Research shows that consumers have been interested in non-traditional cuts of meat in recent months, and new customers have been drawn to pork, according to Angie Krieger, vice president of domestic marketing at the National Pork Board.
Research conducted by Numerator showed that when the pandemic began, 44% of ground pork purchasers had not bought the product during the previous 12 months. Between March and May, 11.5% of consumers made at least two ground pork purchases. According to National Pork Board research, consumers said taste, leanness and flavor in ethnic dishes were the main reasons they chose ground pork.
Krieger noted that consumers also sought smaller cuts, value-sized packs or packages that allow them to save some extra meat in the fridge or freezer for later. For example, during Easter, ham slices and boneless quarter- and half-hams were all big sellers, according to Nielsen Easter 2020 research. Sliced, canned, cubed, diced and julienned options all saw sales jump compared to 2019, especially among younger consumers.
“These insights show consumers are on the lookout for more options that fit their needs as they stay home more often during the pandemic,” Krieger said.
To capitalize on these insights, one regional retail partner featured cuts such as quarter-sliced hams and ground pork during National Pork Month. Another shared fall recipes featuring ground pork -- such as chili, nachos and egg roll bowls -- through web promotions, blog posts and social media. Each of these campaigns highlighted non-traditional cuts and introduced consumers to new pork recipes or favorite recipes presented in a new way with pork.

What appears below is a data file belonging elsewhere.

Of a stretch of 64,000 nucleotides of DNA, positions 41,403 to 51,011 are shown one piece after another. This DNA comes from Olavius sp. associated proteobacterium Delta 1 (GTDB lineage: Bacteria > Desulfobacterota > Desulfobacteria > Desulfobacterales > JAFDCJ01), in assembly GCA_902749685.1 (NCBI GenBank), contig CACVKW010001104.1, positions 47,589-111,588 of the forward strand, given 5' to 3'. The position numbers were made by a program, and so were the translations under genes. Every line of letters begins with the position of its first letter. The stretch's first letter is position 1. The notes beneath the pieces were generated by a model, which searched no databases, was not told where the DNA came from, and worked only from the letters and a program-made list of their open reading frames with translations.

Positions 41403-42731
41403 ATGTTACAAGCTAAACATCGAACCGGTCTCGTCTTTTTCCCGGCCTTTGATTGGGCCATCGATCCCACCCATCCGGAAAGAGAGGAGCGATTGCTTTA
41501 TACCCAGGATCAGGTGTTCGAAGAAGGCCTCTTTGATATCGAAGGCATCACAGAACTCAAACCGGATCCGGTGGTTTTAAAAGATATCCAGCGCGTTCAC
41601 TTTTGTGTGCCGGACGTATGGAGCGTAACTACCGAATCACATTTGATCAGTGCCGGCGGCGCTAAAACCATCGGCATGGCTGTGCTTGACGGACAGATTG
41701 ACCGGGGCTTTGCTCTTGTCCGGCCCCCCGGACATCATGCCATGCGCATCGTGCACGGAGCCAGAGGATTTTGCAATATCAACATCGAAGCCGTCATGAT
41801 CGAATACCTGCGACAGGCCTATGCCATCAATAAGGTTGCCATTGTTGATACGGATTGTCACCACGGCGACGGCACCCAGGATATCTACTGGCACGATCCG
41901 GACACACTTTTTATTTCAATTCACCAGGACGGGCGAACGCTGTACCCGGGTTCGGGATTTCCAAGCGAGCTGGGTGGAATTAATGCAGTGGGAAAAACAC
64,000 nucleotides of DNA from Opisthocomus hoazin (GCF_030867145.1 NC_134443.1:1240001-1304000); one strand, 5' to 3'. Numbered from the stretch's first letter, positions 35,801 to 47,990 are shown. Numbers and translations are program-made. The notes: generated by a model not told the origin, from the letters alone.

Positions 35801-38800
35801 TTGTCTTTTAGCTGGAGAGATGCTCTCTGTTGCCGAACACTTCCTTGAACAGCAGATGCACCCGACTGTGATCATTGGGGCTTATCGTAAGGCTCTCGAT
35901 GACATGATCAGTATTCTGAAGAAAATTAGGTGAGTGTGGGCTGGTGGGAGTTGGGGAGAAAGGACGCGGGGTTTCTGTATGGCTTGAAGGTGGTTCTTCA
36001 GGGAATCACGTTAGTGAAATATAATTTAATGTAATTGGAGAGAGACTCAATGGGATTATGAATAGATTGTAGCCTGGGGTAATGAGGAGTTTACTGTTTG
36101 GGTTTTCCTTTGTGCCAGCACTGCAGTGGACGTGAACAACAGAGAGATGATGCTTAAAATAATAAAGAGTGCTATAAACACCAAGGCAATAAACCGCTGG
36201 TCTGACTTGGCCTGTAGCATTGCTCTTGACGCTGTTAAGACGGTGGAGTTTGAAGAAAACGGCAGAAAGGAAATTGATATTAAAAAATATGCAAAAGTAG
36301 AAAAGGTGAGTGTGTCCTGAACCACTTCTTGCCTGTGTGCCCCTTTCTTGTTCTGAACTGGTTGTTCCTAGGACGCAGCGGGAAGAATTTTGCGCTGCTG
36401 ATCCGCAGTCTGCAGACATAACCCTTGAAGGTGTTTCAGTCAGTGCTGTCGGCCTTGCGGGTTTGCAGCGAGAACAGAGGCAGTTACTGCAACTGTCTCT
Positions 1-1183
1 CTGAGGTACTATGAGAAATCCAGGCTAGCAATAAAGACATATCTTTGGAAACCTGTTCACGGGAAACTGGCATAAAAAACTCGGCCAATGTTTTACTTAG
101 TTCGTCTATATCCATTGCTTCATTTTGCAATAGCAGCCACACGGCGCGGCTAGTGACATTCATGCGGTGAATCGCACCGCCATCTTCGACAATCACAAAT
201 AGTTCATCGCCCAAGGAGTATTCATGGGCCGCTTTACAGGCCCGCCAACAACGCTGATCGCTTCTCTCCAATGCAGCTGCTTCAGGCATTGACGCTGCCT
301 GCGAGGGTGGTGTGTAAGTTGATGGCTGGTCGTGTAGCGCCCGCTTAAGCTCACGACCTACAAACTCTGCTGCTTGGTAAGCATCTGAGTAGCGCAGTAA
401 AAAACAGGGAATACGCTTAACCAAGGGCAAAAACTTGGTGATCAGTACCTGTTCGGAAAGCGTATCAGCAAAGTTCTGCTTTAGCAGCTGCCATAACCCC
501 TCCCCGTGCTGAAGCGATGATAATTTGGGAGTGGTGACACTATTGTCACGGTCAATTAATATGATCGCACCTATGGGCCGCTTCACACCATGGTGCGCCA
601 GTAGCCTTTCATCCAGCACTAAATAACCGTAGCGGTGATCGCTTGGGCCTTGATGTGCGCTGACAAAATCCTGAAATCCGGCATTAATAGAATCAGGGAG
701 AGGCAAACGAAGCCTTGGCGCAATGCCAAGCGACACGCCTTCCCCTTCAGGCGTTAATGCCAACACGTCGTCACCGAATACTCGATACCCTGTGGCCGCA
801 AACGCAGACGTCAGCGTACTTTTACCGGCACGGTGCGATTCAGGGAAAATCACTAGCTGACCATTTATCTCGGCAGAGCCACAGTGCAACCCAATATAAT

Promotions featuring these cuts can help win increased sales, Krieger said.
“As the pandemic continues into the winter months, we expect non-traditional cuts to continue to receive strong consumer interest,” she added.
At-home dining takes largest share
Data show that dining at home has regained the largest share of wallet this year, and Krieger said that isn’t expected to recede from current levels until 2023. IRI data revealed that more families are looking for eating-at-home help, and they want solutions the whole family will enjoy as well as options that are easy and allow for fewer fresh shopping trips.
National Pork Board research has found that one in three families have been trying new recipes over the past six months.
To meet these at-home dining needs and spark fresh meal ideas, one large retailer used the month to promote recipes that allow consumers to “cook once and eat twice.” Through an email marketing campaign, the retailer paired a digital coupon with recipes for pork loin roasts and chops, including boneless pork loin roast with an herbed pepper rub, peachy pork picante, southwestern pork and bean soup and “sweet fire” porterhouse pork chops.